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Blithe was his
song, a song

of

yore;
But where the rock is rent in two,
And the river rushes through,
His voice was heard no more!
'Twas but a step! the gulf he passed;
But that step-it was his last !
As through the mist he winged his way,
(A cloud that hovers night and day,)
The hound hung back, and back he drew
The Master and his merlin too.
That narrow place of noise and strife
Received their little all of Life!

There now the matin-bell is rung;
The Miserere!” duly sung;
And holy men in cowl and hood
Are wandering up and down the wood.
But what avail they? Ruthless Lord,
Thou didst not shudder when the sword
Here on the young its fury spent,
The helpless and the innocent.
Sit now and answer, groan for groan.
The child before thee is thy own.
And she who wanders wildly there,
The mother in her long despair,
Shall oft remind thee, waking, sleeping,
Of those who by the Wharfe were weeping;
Of those who would not be consoled
When red with blood the river rolled.

WRITTEN IN A SICK CHAMBER.

1793.

THERE, in that bed so closely curtained round,
Worn to a shade, and wan with slow decay,
A father sleeps! Oh hushed be every sound !
Soft may we breathe the midnight hours away!

He stirs - yet still he sleeps. May heavenly dreams
Long o'er his smooth and settled pillow rise ;
Nor fly, till morning thro' the shutter streams,
And on the hearth the glimmering rush-light dies.

TO ...

1805.

Ah! little thought she, when, with wild delight,
By many a torrent's shining track she flew,
When mountain-glens and caverns full of night
O'er her young mind divine enchantment threw,
That in her veins a secret horror slept,
That her light footsteps should be heard no more,
That she should die — nor watched, alas ! nor wept
By thee, unconscious of the pangs she bore.
Yet round her couch indulgent Fancy drew
The kindred forms her closing eye required.
There didst thou stand-there, with the smile she knew;
She moved her lips to bless thee, and expired.

* On the death of her sister.

And now to thee she comes; still, still the same
As in the hours gone unregarded by!
To thee, how changed, comes as she ever came;
Health on her cheek, and pleasure in her eye!
Nor less, less oft, as on that day appears,
When lingering, as prophetic of the truth,
By the way-side she shed her parting tears —
For ever lovely in the light of Youth !

TO A FRIEND ON HIS MARRIAGE.

1798.

On thee, blest youth, a father's hand confers
The maid thy earliest, fondest wishes knew.
Each soft enchantment of the soul is hers;
Thine be the joys to firm attachment due.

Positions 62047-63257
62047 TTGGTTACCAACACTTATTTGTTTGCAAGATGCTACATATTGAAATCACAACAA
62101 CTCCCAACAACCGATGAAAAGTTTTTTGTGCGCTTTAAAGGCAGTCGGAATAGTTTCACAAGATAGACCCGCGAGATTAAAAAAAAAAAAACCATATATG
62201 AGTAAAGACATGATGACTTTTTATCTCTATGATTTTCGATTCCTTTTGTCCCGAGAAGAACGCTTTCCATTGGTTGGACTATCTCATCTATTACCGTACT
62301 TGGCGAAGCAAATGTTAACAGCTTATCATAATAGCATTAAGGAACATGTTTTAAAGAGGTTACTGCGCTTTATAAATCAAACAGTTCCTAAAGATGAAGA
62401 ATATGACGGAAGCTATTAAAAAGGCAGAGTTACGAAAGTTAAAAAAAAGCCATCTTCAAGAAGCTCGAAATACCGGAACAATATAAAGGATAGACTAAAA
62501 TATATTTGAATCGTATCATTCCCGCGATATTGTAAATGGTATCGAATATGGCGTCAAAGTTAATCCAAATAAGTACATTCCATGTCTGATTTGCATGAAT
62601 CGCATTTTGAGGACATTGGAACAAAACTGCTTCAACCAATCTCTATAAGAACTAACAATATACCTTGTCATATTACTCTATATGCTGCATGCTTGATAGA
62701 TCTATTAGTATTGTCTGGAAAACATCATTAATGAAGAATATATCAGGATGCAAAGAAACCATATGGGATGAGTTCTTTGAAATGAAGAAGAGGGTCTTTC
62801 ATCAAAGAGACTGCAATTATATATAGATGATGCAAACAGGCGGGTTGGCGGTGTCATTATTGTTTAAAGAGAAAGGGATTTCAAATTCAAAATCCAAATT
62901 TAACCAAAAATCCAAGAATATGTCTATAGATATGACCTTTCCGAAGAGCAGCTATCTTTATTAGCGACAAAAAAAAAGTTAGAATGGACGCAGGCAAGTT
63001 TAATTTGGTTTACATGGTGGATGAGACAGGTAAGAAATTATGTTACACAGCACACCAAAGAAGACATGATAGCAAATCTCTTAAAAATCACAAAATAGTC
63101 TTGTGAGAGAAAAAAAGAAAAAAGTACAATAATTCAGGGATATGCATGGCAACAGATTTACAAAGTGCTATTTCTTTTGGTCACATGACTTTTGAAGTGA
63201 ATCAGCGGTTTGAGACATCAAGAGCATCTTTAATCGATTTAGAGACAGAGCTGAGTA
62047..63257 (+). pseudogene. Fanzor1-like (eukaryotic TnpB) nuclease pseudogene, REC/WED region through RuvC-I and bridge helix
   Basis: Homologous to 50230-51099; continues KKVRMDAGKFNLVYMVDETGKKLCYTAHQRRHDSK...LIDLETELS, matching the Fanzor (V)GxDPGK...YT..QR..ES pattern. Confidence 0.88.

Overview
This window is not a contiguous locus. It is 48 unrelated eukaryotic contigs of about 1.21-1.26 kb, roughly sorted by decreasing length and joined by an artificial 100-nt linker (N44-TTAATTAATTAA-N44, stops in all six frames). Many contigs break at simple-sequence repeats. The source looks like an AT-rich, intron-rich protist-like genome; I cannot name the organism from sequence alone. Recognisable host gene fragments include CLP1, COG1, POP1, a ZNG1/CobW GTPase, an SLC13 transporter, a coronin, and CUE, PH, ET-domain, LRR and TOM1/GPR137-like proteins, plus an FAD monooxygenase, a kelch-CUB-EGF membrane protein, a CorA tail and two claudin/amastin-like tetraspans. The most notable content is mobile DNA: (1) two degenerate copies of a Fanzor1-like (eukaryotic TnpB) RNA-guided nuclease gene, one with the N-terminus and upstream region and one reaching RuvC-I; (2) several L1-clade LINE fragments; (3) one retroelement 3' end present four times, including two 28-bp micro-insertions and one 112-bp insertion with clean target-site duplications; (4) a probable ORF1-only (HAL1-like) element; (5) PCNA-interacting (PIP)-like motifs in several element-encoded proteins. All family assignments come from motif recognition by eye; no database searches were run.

As on she moves with hesitating grace,
She wins assurance from his soothing voice;
And, with a look the pencil could not trace,
Smiles thro' her blushes, and confirms the choice.

Spare the fine tremors of her feeling frame !
To thee she turns — forgive a virgin's fears !
To thee she turns with surest, tenderest claim;
Weakness that charms, reluctance that endears!

At each response the sacred rite requires,
From her full bosom bursts the unbidden sigh.
A strange mysterious awe the scene inspires;
And on her lips the trembling accents die.

O'er her fair face what wild emotions play!
What lights and shades in sweet confusion blend!
Soon shall they fly, glad harbingers of day,
And settled sunshine on her soul descend !

Ah soon, thine own confest, ecstatic thought !
That hand shall strew thy summer-path with flowers;
And those blue eyes, with mildest lustre fraught,
Gild the calm current of domestic hours !

THE ALPS AT DAY-BREAK.

1782.

THE sun-beams streak the azure skies,
And line with light the mountain's brow:
With hounds and horns the hunters rise,
And chase the roebuck thro’ the snow.

From rock to rock, with giant-bound,
High on their iron poles they pass ;
Mute, lest the air, convulsed by sound,
Rend from above a frozen mass.

The goats wind slow their wonted way,
Up craggy steeps and ridges rude;
Marked by the wild wolf for his prey,
From desert cave or hanging wood.
And while the torrent thunders loud,
And as the echoing cliffs reply,
The huts peep o'er the morning-cloud,
Perched, like an eagle's nest, on high.

A CHARACTER.

As thro' the hedge-row shade the violet steals,
And the sweet air its modest leaf reveals ;
Her softer charms, but by their influence known,
Surprise all hearts, and mould them to her own.

CAGED in old woods, whose reverend echoes wake
When the hern screams along the distant lake,
Her little heart oft flutters to be free,
Oft sighs to turn the unrelenting key.
In vain! the nurse that rusted relic wears,
Nor moved by gold — nor to be moved by tears;
And terraced walls their black reflection throw
On the green mantled moat that sleeps below.

A FAREWELL. ... 1797.

ADIEU! A long, a long adieu !
I must be gone while yet I may.
Oft shall I weep to think of you;
But here I will not, cannot stay.
The sweet expression of that face,
For ever changing, yet the same,
Ah no, I dare not turn to trace -
It melts my soul, it fires my frame !
Yet give me, give me, ere I go,
One little lock of those so blest,
That lend

cheek a warmer glow,
And on your white neck love to rest.

your

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